Wednesday is fast approaching. Wednesday is the day I will leave for a field visit to Zimbabwe to see how the children are doing, how livestock are growing and reproducing and to meet with field staff to gather reports, determine how things are going so far and find out what we can do to make things better. As usual, it is amazing to reconnect with old friends (the field staff) and to see the children and their guardians. I am so looking forward to sitting down to a cup of tea and some good stories of goats and piglets being born, children drinking milk for the first time in a long time and how the rains are helping crops grow.
These trips are what make all the work worth it. Knowing that our children are well cared for and that our programs are receiving what we promised them makes me happy. But, seeing it all first hand is refreshing and it confirms that what we do is a good thing.
Just last week I looked at our percentages since 2005, the first year we started giving out medicine, nutritional support, medical supplies, livestock and seeds, trainings, etc. I was so happy to note that the average per year going directly to programs is 92%! That is pretty amazing, especially considering that all the work here in USA is done by one full time person, one part time person and a slew of dedicated volunteers. 92% of all donations received go directly to the children…how neat is that?
There is no question that this is happening because I have seen clinics expand and grow in my years since I started with the American Foundation for Children with AIDS (AFCA), thanks to the trainings we’ve provided, to the medical supplies and equipment we send, to the support we provide every time it is requested, and to the dedication of all our partners in the four countries in which we work.
I have hugged and played with children who were born infected with HIV but who are now 8 year olds, happily running around, healthy and hopeful, thanks to the free medicine and food they receive. I have been welcomed and hugged by hundreds of midwives who received training in how to be safe while delivering babies from HIV+ mothers, thankful that someone thought of them and their safety. I have tagged goat ears (more than I can count!) and handed them to orphan families so that the children have a way to become self-reliant. I’ve attended and conducted trainings on how to raise animals, how to budget, how to manage, and how to become businessmen and women to old women and men, as well as adolescent guardians.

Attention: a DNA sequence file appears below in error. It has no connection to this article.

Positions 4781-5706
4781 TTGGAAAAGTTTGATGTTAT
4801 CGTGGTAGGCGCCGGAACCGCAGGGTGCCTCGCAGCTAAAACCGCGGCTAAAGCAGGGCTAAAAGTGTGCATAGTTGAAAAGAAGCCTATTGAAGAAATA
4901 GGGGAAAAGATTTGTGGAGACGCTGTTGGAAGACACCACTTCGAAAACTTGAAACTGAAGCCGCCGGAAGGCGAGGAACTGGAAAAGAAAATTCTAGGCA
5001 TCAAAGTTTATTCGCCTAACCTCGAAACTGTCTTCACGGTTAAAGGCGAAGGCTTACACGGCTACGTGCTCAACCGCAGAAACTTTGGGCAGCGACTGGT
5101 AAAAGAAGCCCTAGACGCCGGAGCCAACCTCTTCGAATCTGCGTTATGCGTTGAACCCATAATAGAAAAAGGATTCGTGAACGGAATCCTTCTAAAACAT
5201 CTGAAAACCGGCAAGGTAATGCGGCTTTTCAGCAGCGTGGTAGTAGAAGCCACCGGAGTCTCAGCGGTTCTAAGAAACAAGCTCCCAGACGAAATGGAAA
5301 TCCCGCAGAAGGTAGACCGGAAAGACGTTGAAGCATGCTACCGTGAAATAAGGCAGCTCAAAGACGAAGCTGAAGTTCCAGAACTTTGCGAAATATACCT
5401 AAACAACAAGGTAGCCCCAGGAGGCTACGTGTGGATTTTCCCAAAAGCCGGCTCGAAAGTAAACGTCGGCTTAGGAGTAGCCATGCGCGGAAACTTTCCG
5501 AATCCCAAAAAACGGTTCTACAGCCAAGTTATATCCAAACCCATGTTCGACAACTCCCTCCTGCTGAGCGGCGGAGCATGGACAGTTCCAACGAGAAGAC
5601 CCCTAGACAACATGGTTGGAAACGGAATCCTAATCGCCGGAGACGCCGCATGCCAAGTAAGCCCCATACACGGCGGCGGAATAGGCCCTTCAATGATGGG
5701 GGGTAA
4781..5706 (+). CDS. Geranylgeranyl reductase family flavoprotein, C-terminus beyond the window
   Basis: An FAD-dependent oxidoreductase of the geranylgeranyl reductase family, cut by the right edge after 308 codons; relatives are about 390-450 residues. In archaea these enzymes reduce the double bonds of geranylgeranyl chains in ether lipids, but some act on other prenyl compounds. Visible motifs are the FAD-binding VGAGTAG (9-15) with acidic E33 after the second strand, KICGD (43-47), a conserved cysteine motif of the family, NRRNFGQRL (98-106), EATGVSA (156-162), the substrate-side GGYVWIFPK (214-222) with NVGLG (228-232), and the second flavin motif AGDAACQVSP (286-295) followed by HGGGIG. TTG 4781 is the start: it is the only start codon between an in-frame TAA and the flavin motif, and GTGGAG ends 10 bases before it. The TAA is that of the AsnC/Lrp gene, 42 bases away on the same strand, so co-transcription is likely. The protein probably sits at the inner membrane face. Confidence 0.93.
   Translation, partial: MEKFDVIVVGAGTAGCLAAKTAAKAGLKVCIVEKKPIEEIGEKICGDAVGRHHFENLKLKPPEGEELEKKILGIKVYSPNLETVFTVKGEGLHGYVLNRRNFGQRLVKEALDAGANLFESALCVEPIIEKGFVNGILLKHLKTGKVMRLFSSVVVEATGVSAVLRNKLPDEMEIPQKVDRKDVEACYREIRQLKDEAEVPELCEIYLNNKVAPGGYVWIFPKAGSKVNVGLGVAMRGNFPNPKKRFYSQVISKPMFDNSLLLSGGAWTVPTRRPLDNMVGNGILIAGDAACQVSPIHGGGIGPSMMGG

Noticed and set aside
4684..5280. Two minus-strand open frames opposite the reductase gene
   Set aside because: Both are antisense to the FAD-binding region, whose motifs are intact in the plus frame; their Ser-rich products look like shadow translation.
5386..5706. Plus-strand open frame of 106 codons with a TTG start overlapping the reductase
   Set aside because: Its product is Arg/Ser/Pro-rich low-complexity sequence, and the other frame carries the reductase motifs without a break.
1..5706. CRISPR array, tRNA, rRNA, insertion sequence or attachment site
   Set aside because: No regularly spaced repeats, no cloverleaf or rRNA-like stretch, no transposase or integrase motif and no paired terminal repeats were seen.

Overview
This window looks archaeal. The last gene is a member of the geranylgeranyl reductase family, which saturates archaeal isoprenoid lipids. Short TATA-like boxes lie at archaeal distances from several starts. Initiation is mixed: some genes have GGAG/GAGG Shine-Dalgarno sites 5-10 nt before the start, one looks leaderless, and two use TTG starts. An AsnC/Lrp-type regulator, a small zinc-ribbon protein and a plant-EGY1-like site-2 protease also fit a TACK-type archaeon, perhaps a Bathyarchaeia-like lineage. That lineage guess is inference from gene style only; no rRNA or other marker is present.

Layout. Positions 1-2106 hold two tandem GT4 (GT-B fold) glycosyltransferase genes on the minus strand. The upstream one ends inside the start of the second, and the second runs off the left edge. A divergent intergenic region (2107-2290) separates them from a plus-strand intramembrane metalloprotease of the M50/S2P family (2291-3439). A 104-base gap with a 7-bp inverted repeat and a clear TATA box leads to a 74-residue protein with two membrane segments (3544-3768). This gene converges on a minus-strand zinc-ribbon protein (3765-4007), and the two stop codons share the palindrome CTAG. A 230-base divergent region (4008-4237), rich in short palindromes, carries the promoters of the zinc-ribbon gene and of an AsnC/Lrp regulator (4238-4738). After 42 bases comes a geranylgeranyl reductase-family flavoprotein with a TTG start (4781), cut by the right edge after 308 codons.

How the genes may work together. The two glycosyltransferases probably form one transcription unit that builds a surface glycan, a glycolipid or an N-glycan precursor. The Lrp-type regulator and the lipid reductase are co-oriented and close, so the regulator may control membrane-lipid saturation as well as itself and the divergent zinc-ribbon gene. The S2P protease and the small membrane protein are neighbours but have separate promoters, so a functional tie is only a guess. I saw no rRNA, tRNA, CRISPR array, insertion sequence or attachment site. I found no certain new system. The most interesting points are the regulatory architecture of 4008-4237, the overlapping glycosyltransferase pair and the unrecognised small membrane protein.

I have had the honor of attending the birth of a little one who was born HIV negative, thanks to the prenatal care given to his mother, all complements of AFCA. I have smiled in gratitude to donors while watching children eating the porridge we provide and when they receive the school packs we give out so that they can go to school. Because they are orphaned, they didn’t think they’d ever be able to attend school – who’d pay for their fees, uniforms and supplies? We did and it is with incredible joy that I’ve seen children skip off to school tightly holding their packs, wearing new uniforms and schools, knowing that they have a future.
Yes, these visits to our programs are renewing to my soul. They confirm again and again that hard work pays off for those who most need it – the kids. When I can look at a sick mom in the eyes and tell her that we’ll make sure her kids go through school, that we’ll provide food and medicine for her and for her children, there is no greater responsibility or honor. Responsibility because we WILL fulfill that promise. And honor because we are helping the next generation of children become healthy, hopeful and productive citizens of their country.
Zimbabwe will be a blast!